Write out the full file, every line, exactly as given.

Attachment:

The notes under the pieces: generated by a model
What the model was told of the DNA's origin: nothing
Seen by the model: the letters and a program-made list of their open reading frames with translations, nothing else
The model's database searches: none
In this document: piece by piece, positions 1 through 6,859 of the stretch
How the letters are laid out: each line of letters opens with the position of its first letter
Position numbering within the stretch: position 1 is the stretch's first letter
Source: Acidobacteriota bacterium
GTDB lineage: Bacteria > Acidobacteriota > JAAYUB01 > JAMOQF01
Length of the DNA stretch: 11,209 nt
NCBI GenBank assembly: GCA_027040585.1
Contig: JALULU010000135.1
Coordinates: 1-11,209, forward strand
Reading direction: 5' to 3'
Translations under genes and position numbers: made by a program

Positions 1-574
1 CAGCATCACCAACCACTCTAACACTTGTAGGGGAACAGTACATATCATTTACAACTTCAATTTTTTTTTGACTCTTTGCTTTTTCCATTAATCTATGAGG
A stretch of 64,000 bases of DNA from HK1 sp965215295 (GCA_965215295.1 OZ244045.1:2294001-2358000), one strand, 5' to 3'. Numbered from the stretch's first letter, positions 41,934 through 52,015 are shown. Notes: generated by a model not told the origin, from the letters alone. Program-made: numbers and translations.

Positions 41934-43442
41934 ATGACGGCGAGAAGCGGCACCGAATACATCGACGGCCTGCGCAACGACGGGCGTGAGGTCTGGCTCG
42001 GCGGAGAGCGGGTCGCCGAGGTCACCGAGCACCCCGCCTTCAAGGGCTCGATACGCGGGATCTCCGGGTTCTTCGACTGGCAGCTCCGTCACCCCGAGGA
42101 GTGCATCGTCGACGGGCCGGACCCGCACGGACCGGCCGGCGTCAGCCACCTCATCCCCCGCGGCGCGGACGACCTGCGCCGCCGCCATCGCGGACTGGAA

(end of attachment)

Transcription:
The notes under the pieces: generated by a model
What the model was told of the DNA's origin: nothing
Seen by the model: the letters and a program-made list of their open reading frames with translations, nothing else
The model's database searches: none
In this document: piece by piece, positions 1 through 6,859 of the stretch
How the letters are laid out: each line of letters opens with the position of its first letter
Position numbering within the stretch: position 1 is the stretch's first letter
Source: Acidobacteriota bacterium
GTDB lineage: Bacteria > Acidobacteriota > JAAYUB01 > JAMOQF01
Length of the DNA stretch: 11,209 nt
NCBI GenBank assembly: GCA_027040585.1
Contig: JALULU010000135.1
Coordinates: 1-11,209, forward strand
Reading direction: 5' to 3'
Translations under genes and position numbers: made by a program

Positions 1-574
1 CAGCATCACCAACCACTCTAACACTTGTAGGGGAACAGTACATATCATTTACAACTTCAATTTTTTTTTGACTCTTTGCTTTTTCCATTAATCTATGAGG
A stretch of 64,000 bases of DNA from HK1 sp965215295 (GCA_965215295.1 OZ244045.1:2294001-2358000), one strand, 5' to 3'. Numbered from the stretch's first letter, positions 41,934 through 52,015 are shown. Notes: generated by a model not told the origin, from the letters alone. Program-made: numbers and translations.

Positions 41934-43442
41934 ATGACGGCGAGAAGCGGCACCGAATACATCGACGGCCTGCGCAACGACGGGCGTGAGGTCTGGCTCG
42001 GCGGAGAGCGGGTCGCCGAGGTCACCGAGCACCCCGCCTTCAAGGGCTCGATACGCGGGATCTCCGGGTTCTTCGACTGGCAGCTCCGTCACCCCGAGGA
42101 GTGCATCGTCGACGGGCCGGACCCGCACGGACCGGCCGGCGTCAGCCACCTCATCCCCCGCGGCGCGGACGACCTGCGCCGCCGCCATCGCGGACTGGAA